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This is an outreach project to address capacity and support problems in the labour movement and poor communities. As mentioned before in this report, many trade unions have neglected basic shop steward training and development. This has a real impact on our effectiveness, because it reduces the pool of empowered and capable activists we can engage with.

In addition, because of the lack of properly trained shop stewards, many trade unions are failing to adequately service their members, for instance with legal advice. Despite some misgivings, we felt it was necessary to provide structured institutional support where unions are failing to do so directly.

To address this deficit we developed two media, education and advice centres- LAMECs. These are physical hubs which act like social centres in the townships of Khayelitsha (outside Cape Town), and Alexandria (outside Johannesburg). We have worked with a very wide range of organisations to develop the capacity of the centres. These have included trade unions and labour service organisations, community organisations, environmental campaign groups, paralegal advice NGOs and others like unemployed youth who have gravitated to the centres.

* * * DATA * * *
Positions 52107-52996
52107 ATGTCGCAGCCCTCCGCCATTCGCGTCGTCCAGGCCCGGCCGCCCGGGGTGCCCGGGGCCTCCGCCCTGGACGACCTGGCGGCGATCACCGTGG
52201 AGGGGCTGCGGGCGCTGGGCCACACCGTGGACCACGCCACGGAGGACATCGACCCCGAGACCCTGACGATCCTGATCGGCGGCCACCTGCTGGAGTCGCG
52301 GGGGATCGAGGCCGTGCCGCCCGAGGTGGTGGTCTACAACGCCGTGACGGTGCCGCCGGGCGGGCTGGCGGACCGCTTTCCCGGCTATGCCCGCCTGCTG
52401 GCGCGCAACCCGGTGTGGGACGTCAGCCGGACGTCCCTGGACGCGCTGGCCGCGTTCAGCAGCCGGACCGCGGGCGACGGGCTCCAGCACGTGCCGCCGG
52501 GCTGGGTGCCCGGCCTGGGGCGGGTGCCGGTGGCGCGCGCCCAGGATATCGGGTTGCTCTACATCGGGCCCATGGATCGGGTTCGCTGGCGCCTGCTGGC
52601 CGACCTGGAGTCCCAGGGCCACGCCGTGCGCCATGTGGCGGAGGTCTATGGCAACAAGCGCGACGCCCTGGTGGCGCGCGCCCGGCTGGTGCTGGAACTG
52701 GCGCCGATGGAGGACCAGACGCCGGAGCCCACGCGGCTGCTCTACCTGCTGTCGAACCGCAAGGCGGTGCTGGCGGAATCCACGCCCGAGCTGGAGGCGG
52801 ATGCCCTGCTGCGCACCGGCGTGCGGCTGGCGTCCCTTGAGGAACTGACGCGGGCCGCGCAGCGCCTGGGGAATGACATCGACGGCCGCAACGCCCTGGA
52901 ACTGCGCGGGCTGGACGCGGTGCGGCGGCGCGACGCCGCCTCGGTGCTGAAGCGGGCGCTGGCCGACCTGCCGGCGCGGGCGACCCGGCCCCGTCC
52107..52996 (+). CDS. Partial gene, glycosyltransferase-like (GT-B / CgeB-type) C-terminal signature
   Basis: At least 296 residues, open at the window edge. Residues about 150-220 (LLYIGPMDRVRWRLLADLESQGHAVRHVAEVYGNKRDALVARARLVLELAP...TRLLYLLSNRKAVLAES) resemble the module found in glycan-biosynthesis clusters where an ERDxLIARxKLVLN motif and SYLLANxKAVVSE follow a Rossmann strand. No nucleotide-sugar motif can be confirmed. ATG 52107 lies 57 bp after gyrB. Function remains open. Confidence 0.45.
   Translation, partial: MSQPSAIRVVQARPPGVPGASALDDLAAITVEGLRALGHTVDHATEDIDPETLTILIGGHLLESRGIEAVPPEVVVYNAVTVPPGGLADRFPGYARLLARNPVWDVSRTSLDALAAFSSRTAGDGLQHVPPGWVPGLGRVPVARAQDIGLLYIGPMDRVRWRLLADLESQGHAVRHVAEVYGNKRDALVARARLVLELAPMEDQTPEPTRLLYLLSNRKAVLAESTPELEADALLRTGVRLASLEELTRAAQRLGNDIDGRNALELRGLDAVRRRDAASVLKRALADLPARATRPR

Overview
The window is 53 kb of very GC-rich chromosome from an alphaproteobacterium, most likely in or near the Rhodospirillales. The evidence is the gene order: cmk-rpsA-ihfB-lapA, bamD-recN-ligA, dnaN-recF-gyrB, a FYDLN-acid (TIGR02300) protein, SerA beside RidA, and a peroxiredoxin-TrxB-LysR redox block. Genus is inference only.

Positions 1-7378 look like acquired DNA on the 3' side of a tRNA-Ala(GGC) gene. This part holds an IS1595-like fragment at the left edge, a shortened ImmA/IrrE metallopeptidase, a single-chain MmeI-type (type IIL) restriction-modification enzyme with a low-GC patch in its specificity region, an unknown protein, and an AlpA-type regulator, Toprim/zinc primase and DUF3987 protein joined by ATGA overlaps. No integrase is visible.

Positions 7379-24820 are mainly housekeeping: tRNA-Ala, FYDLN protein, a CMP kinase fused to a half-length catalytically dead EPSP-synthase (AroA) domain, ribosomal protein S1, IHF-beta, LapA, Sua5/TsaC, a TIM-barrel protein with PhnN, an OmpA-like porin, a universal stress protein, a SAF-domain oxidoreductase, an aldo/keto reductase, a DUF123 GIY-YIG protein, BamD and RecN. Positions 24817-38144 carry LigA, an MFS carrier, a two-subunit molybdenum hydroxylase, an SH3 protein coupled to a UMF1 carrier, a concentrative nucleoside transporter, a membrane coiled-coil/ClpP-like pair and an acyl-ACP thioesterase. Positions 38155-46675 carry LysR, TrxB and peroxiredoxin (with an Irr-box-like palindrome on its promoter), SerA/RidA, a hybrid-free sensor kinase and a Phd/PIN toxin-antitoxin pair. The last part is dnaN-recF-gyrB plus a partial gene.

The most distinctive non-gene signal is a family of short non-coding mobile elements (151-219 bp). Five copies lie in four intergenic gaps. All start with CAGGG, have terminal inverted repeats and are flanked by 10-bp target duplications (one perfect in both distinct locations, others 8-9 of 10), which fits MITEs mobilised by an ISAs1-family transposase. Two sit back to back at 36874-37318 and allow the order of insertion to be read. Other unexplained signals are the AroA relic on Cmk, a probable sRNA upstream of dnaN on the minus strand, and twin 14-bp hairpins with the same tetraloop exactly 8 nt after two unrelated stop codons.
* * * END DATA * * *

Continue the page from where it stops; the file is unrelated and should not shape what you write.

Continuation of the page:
The centres are run by full-time staff and volunteers from the community. The volunteers are trained by us to be able to provide advice, support and organise educational activities. We use a Case Management System to ensure that we are able to provide consistent support. So far we have supported several hundred cases with much success in resolving many with unorganised, marginalised workers or underserviced union members. In doing so, we have tried connecting these workers with relevant trade unions. We also ensure that they are kept on our database and informed of activities with the view towards them playing a more meaningful role in the life of the centres.

One of the most important aspects of the advice provided is paralegal support. This has been particularly effective, especially the support in labour law. However, this needs ongoing support and development, as some of the labour law cases are complex.

The hubs are also being used for study circles, and a young workers’ forum. We are advertising the services of the hubs through community radio stations. However we are cautious about advertising too widely and raising expectations, as we would struggle to meet the need generated.

In the near future and as per our recent board meeting’s decision, we intend to open three more centres, in Port Elizabeth, East London and Rustenburg.